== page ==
A foot complaint is the most common cause of hospitalisation for diabetics in Australia. Approximately 4400 diabetics undergo a lower limb amputation in Australia every year making up roughly half of all amputations nationally. It is believed up to three quarters could be prevented through regular foot screenings and following good foot care practices. In diabetics the circulation and sensation in the feet is more likely to diminish which can lead to potential issues such as:
- Reduced awareness of the feet
- Poor healing
We have hundreds of diabetics visit us every year. To minimise the risk of serious foot complications it is important to know how healthy the circulation to your feet is. As well, about half of all diabetics will have some loss of sensation in their feet due to the diabetes.
To ascertain the ‘neurovascular’ status of our diabetics’ feet we perform a comprehensive exam which includes:
- A Doppler study of the two major arteries (the Dorsalis Pedis and Posterior Tibial Arteries) which supply blood to each foot. This tells us the health of your major vessels which bring blood to the foot.
- Toe-Brachial Index study which is a comparison of blood pressure in the arm to the blood pressure in the great toes. This will give us an indication as to how well the fine tissues are perfused with blood. Poor perfusion may see poor healing occur if a wound develops.
- Neurological screenings which identify the status of different nerve groups.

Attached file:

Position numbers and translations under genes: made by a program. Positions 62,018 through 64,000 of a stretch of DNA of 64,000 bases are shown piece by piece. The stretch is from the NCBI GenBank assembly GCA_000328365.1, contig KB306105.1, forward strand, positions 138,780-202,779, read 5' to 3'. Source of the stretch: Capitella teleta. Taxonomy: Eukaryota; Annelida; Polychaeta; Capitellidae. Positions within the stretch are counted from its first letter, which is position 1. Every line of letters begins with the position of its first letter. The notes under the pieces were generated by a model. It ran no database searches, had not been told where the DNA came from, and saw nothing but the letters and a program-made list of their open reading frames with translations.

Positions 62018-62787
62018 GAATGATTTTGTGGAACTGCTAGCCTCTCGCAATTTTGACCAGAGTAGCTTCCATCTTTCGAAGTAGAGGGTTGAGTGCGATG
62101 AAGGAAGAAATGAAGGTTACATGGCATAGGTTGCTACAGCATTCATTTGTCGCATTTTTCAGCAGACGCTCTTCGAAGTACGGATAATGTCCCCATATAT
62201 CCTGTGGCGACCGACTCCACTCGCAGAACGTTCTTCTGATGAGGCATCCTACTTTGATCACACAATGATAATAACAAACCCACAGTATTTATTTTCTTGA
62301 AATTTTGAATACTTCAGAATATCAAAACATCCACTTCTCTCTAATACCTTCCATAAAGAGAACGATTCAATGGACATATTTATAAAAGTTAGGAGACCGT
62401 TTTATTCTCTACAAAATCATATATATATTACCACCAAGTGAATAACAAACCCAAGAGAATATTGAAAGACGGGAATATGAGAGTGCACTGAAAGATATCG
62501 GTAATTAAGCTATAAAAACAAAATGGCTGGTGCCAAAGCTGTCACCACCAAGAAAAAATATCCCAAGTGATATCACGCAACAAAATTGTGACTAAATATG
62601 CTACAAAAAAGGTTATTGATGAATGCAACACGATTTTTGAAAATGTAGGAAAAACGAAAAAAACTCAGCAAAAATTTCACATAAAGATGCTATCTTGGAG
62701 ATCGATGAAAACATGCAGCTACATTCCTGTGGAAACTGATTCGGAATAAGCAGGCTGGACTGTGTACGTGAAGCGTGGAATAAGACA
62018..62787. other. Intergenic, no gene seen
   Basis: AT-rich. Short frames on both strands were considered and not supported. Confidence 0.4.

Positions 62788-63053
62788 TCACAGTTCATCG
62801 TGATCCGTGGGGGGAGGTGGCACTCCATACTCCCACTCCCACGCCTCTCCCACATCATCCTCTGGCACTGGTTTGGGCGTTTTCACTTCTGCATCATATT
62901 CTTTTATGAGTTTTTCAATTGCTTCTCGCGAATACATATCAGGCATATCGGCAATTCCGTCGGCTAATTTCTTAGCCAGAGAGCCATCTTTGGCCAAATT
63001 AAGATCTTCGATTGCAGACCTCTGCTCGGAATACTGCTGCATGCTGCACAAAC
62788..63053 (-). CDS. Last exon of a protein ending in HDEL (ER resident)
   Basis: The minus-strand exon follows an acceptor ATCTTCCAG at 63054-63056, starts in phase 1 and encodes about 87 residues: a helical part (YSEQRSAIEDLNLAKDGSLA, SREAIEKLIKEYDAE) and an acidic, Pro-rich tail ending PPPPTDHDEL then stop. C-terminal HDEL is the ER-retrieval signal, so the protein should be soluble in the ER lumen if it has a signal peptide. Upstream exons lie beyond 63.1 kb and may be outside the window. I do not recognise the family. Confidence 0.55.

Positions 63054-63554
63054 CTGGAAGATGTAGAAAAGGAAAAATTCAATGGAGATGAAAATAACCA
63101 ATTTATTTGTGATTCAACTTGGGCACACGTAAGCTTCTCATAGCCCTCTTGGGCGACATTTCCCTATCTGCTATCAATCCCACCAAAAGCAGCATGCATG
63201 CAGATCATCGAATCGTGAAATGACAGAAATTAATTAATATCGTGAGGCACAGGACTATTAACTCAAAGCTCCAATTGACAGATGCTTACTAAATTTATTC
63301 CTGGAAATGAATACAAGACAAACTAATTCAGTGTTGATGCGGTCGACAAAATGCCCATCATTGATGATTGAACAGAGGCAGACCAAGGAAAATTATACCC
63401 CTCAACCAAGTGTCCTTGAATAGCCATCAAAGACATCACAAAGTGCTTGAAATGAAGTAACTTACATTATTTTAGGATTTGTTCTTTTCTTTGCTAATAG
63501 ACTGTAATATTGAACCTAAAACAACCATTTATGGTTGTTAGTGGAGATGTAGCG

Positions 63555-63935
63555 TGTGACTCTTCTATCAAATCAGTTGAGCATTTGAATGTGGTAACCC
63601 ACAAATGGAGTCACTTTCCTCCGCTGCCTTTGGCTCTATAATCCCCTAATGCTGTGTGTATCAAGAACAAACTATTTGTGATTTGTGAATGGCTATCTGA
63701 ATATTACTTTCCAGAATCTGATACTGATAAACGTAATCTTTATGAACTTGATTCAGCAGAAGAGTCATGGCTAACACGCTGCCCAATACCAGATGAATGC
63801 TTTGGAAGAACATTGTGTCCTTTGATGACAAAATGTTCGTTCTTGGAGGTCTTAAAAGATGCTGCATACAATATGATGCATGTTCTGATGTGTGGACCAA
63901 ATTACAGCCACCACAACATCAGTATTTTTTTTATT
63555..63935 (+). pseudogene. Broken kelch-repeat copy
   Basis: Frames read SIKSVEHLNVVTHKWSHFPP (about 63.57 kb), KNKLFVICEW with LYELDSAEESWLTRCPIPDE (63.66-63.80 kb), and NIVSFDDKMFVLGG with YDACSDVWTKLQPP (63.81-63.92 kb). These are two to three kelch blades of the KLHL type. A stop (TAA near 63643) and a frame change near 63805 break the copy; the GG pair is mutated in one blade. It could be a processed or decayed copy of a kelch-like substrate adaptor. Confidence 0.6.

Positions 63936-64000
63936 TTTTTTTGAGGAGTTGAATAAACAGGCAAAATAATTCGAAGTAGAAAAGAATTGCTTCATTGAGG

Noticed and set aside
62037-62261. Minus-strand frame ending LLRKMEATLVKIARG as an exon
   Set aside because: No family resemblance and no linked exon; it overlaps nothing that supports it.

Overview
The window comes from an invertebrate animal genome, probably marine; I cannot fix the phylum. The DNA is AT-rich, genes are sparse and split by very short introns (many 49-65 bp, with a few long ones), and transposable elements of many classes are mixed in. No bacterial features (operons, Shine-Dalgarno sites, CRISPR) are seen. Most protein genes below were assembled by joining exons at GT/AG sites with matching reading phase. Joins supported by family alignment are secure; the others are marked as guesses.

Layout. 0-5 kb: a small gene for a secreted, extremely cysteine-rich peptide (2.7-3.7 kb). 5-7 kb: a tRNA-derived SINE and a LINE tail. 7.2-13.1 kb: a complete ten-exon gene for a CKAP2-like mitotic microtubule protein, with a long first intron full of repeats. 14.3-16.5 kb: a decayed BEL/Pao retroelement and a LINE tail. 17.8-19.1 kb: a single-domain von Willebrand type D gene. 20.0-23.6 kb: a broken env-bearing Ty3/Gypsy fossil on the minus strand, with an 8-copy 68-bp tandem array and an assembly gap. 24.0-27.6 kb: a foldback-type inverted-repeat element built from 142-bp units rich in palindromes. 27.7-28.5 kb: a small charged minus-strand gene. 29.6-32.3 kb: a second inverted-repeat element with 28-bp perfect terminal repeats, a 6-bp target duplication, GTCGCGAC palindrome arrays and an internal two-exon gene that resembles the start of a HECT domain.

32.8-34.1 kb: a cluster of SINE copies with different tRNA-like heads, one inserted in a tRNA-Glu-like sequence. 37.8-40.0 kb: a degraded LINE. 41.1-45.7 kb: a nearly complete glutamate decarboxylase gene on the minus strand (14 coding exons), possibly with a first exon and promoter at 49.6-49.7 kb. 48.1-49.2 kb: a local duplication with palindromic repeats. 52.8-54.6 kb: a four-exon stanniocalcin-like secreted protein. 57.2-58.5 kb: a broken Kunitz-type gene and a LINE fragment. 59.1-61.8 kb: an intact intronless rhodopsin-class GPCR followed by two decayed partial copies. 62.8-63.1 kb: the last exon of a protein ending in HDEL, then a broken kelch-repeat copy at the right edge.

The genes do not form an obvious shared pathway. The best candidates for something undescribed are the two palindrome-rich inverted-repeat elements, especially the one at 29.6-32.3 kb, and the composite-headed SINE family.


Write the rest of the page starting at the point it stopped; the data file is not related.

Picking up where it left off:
- Several other vascular and neurological tests.
These tests are typically performed annually though we sometimes repeat them sooner if there is significant concern. A full copy of all the results including a printout of the Doppler waveforms is sent to your GP and we will notify you when the tests are due again.
In diabetics any break to the skin is of concern due to the risk of ulceration and we are highly trained and experienced in managing diabetic wound care.
We also provide general podiatry care such as nail cutting to diabetics on a regular basis. This is particularly important to those we feel are at higher risk due to their diminished neurovascular status as even a small cut can lead on to large problems such as ulcers and infections and it is very easy to cut the skin when cutting the nails.
We recommend all diabetics practice good foot care which includes a daily inspection of the feet. This is to look for any break in the skin or areas of risk such as:
- Cuts and grazes
- Dry skin, particularly around the heels, which can be at risk of splitting
- Foreign objects etc
We discourage diabetics from walking barefoot due to the risk of injury to the feet.
The use of a moisturiser on the feet daily can help keep the skin healthy but avoid using it between the toes as this is already a very moist part of the body and instead focus on keeping between the toes dry. Contact our professional team to help you assist on your needs for diabetic assessment.